Inquiry-based Learning (IBL)


An essential characteristic of the tasks presented focus on inquiry-based learning (IBL) as a means of learning mathematics. IBL is an active learning approach to teaching and learning mathematics whereby students actively construct mathematical knowledge from the situations presented to them. There is thus more emphasis on ‘how learners come to know’ and less on ‘what learners know’. IBL is a teaching method that involves students in sense-making activities that resemble the work of mathematicians. When students are presented with tasks ‘they need to put into play their prior knowledge and a wide range of processes like, simplifying and structuring complex problems, observing systematically, measuring, classifying, creating definitions, quantifying, inferring, predicting, hypothesizing, controlling variables, experimenting, visualizing, discovering relationships and connections, and communicating’ (see PRIMAS website – link provided below). Hence, tasks require students to solve problems, design experiments, work on investigations, provide multiple solution strategies, conjecture, explore, explain, create and communicate mathematics. Students are more involved in the construction of knowledge through their active involvement. The more interested and engaged students are, the easier it will be for them to construct mathematical meanings.


Inquiry-based learning can also be done through teacher exposition by provoking students to think and question ideas presented. This perspective values teaching by asking rather than telling and learning is driven by open questions (see PRIMAS website for examples). When teachers focus on presenting evidence and information while encouraging student questioning, the classroom discourse may become a powerful means to promote students inquiry and thus more effective learning.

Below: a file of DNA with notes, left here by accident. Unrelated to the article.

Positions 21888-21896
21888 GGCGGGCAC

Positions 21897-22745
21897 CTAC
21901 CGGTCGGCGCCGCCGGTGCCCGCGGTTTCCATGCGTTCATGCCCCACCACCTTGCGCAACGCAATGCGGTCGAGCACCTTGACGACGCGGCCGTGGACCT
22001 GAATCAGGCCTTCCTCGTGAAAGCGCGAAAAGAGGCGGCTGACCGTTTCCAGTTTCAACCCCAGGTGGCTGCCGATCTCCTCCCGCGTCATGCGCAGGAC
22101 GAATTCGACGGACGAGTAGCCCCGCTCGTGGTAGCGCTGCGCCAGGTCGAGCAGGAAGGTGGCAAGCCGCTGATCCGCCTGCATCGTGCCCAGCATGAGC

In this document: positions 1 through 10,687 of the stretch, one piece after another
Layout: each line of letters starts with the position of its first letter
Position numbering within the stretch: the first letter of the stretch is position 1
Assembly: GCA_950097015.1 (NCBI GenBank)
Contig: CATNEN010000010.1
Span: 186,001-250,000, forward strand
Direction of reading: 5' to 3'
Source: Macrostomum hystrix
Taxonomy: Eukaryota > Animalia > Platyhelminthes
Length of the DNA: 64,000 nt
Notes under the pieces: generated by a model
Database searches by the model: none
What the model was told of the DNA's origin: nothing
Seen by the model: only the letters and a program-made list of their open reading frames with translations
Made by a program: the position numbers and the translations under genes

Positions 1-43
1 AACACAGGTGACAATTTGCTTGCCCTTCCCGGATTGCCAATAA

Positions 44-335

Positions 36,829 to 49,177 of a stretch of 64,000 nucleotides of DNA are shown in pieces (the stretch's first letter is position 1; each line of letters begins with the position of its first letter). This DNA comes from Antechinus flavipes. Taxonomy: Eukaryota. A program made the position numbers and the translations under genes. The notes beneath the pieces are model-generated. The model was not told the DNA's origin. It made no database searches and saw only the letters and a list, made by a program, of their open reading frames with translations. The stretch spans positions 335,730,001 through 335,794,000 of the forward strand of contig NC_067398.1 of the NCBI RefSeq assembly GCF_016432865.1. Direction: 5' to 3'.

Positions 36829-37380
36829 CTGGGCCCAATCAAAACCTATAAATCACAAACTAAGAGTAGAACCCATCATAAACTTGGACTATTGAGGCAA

PRIMAS Website link:

Suggested Reading:

A short pdf document explaining what IBL is, what it means, why use IBL and tips on how teachers can learn to teach through IBL

Yet, as the following slide affirms, implementing IBL may be challenging for teachers because of the way mathematics is structured within our syllabi.

IBL may be ChallengingThe IMS approach attempts to address this aspect.

Follow these youtube links for videos on Inquiry-Based Learning

Video 1

In this video, Professor Jo Boaler works with secondary school students at the University of Sussex demonstrating and explaining how Inquiry-Based Learning can serve as an effective pedagogy for the teaching of mathematics.

Video 2

Creativity in Mathematics explores the world of Inquiry-Based Learning and seeks to identify the reasons behind its celebrated success. More than twenty-five influential teachers, top researchers, inventors, and leaders of industry attest to the life changing rewards that began for them in a classroom taught by IBL and the Moore Method.

Recent Posts

  1. Leave a reply